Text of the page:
The moral of this story is that propane injection works, but it's not a free ride to more power. Those loads cost me a bunch in the short run, and forcing the engine to do what it wasn't built to do was the beginning of an early death for it.
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Ed Hackenbruch
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« Reply #20 on: August 14, 2009, 04:06:22 PM »

Dallas, you almost got it right.  there is no  "w"  in Snoqualmie   Grin   A flaming hay truck not once but 4 times? That must have been exciting!!!!!!
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1968 MCI 5A with 8V71 and Allison MT644 transmission.  Western USA
Lonnie time to go
Lonnie
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« Reply #21 on: August 14, 2009, 04:12:36 PM »

Lonnie,

Without the added air from the turbo you'll add a bit more power, a lot more heat to the exhaust, and waste a lot of propane.

Why not just run your 4905 the way it was built, learn what your engine can do, then worry about a lot of upgrades, rebuilds and turboing.... bty the way, all of the aforementioned are expensive.

Put a couple thousand miles on your engine before you try to do anything that isn't stock. Learn about what DD's can do and can't do. Before you know what an engine is, or isn't, you have to run it. You really haven't done that yet.

By the by, I had a great little 8V71 (N-70's and "A" timing), in a '68 White-Freightliner with a 4X4 air shift and a 300" wheel base. I did great hauling hay in Washington state, climbing Snowqualmie pass 4 times a week on average.
I decided I wanted more power up the hills so I used a 20# propane tank with a hose to the air intake sitting in a side box of the truck. The hose went behind my seat, and I had a valve I could use to add or subtract propane.
In all actuality, I could get up the hill about 5 minutes faster, but, .... I burned down three loads of hay from flames blowing out the stack when the propane that wasn't burnt, ignited in the exhaust manifold.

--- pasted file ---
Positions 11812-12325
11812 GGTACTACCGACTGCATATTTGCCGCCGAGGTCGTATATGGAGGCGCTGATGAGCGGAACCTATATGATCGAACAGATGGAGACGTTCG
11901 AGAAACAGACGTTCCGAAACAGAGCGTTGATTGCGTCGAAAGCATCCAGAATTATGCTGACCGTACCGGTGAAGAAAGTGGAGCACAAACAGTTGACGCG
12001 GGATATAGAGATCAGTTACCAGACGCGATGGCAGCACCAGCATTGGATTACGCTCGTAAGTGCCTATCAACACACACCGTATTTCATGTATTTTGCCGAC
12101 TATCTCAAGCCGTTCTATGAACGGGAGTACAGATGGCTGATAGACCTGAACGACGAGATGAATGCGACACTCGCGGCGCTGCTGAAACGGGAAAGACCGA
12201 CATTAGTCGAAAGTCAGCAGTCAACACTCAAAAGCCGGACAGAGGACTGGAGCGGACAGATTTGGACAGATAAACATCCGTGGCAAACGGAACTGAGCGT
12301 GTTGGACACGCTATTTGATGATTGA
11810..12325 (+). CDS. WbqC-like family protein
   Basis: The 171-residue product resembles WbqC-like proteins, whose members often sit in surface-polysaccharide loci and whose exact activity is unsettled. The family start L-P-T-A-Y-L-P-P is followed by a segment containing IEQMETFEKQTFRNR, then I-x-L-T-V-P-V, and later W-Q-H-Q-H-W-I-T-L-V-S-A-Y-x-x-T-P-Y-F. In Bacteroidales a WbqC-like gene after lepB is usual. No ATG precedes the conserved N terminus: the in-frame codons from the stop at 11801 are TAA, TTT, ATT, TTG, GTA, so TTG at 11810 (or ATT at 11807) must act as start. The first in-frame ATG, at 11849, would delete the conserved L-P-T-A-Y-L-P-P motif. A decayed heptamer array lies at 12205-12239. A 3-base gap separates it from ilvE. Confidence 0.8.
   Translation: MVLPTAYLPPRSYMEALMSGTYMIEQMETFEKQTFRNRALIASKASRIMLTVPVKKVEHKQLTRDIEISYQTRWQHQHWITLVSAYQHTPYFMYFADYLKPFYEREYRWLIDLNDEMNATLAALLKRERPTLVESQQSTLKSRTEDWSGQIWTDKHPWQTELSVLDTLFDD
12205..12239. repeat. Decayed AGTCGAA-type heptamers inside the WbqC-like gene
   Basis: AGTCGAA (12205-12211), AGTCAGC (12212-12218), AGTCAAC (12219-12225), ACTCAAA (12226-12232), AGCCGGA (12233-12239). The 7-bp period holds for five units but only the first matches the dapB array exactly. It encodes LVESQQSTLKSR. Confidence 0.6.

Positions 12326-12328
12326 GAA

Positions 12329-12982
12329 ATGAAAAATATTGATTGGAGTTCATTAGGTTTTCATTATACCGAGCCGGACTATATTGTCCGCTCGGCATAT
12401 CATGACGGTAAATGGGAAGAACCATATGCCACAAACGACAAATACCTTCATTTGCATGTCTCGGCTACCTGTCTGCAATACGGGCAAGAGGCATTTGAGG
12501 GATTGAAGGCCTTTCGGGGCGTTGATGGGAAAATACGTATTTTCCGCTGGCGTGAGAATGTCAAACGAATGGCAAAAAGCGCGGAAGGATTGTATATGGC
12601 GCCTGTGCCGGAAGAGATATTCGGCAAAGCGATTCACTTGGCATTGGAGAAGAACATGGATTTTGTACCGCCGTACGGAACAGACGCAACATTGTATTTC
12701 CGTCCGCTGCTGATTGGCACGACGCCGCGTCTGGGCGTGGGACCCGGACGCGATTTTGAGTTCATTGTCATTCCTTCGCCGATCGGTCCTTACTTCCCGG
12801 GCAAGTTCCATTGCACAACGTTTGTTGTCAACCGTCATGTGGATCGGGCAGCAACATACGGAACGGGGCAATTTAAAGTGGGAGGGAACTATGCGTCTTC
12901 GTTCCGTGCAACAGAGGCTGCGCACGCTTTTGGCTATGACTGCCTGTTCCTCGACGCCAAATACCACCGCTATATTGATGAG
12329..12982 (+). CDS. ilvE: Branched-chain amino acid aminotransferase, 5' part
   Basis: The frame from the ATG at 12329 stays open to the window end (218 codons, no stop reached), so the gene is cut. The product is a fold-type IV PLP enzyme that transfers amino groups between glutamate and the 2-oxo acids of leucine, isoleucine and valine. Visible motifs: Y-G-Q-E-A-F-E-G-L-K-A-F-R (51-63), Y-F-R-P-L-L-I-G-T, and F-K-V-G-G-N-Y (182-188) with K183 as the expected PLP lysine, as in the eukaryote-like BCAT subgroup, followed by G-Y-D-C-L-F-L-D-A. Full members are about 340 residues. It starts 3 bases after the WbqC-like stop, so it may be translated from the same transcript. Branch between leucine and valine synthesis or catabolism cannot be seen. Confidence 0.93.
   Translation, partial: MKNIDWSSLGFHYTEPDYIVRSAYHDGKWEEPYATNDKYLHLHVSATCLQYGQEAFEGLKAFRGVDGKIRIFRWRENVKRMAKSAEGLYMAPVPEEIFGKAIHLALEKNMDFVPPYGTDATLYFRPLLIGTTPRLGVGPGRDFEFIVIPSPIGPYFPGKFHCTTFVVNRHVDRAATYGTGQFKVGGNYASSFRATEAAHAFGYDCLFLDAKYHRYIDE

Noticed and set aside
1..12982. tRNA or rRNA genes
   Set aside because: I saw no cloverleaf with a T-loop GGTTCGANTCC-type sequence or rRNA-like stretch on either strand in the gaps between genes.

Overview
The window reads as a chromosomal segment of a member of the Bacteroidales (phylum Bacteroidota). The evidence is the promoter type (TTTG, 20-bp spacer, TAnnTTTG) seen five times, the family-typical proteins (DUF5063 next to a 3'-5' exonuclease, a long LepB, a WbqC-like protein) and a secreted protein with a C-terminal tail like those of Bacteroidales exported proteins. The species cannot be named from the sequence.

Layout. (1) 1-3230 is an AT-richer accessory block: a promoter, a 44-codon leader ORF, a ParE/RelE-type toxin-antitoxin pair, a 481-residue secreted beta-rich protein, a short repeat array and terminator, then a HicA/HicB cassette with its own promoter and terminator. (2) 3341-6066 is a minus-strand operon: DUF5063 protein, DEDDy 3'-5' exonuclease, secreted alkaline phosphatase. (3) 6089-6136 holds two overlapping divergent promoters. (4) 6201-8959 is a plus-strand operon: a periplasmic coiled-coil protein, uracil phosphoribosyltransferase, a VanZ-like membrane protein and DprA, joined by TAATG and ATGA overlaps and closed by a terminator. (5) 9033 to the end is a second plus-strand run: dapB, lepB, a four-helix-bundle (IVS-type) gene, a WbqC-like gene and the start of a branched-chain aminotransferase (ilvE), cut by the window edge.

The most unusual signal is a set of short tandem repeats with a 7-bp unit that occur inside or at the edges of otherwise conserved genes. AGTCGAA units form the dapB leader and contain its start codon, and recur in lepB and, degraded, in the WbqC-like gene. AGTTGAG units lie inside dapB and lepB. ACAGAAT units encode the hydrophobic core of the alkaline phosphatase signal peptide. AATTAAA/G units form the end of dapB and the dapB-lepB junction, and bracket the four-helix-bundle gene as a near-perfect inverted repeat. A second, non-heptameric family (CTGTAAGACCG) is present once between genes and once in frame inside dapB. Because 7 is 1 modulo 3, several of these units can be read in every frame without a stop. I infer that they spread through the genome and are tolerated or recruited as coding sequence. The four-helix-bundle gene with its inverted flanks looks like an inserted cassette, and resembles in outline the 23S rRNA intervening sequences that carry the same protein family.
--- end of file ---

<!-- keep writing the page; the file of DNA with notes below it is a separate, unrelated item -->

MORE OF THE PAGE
The moral of this story is that propane injection works, but it's not a free ride to more power. Those loads cost me a bunch in the short run, and forcing the engine to do what it wasn't built to do was the beginning of an early death for it.


Trust me i am not going to touch the engine for awhile.
I like it the way it is, Just wanted to compare the two methods of creating extra horsepower.

Don stated he added 60 hp from the propain thought that was good

From many talks with you and others i will keep my engine slow and simple for along time LOL

Lonnie

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1976 4905
Ed Hackenbruch
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« Reply #22 on: August 14, 2009, 04:13:14 PM »

OOPS,  3 times not 4.   When and where did you haul hay to?  I grew up/lived in the lower Snoqualmie Valley.....Duvall, Carnation, and Fall City  From 1950 to 1988.  Unloaded a few hay trucks in my time.
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1968 MCI 5A with 8V71 and Allison MT644 transmission.  Western USA
Dallas
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« Reply #23 on: August 14, 2009, 04:21:44 PM »

Dammmmit, some day I gotta learn how to spell.

Dallas, you almost got it right.  there is no  "w"  in Snoqualmie   Grin   A flaming hay truck not once but 4 times? That must have been exciting!!!!!!
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Dreamscape
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1968 Silver Eagle Model 01 8V71 Allison 740 #7443


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« Reply #24 on: August 14, 2009, 04:23:44 PM »

Maybe TomC should just include his super duper DD in his signature, then he wouldn't have to remember what was done and have to put it in print! Wink Maybe when he gets his truck done he'll donate the engine to ME! Wink I would love to hear a YouTube Video of that, how about it TomC?

Don't get me wrong, I just can't imagine all those ponies pushing me up a hill, you have to feed them. I'll settle for less, sit back and smile as he flys by. I could drive a lot of miles and see this great country for what it cost. That would be more fun too!

Paul
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Becky and Paul Lawry, On The Road
Travel Blog - http://dreamscapetravels.wordpress.com/
Bus Blog - http://dreamscapesilvereagle.wordpress.com/
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Our coach was originally owned by the Dixie Echoes.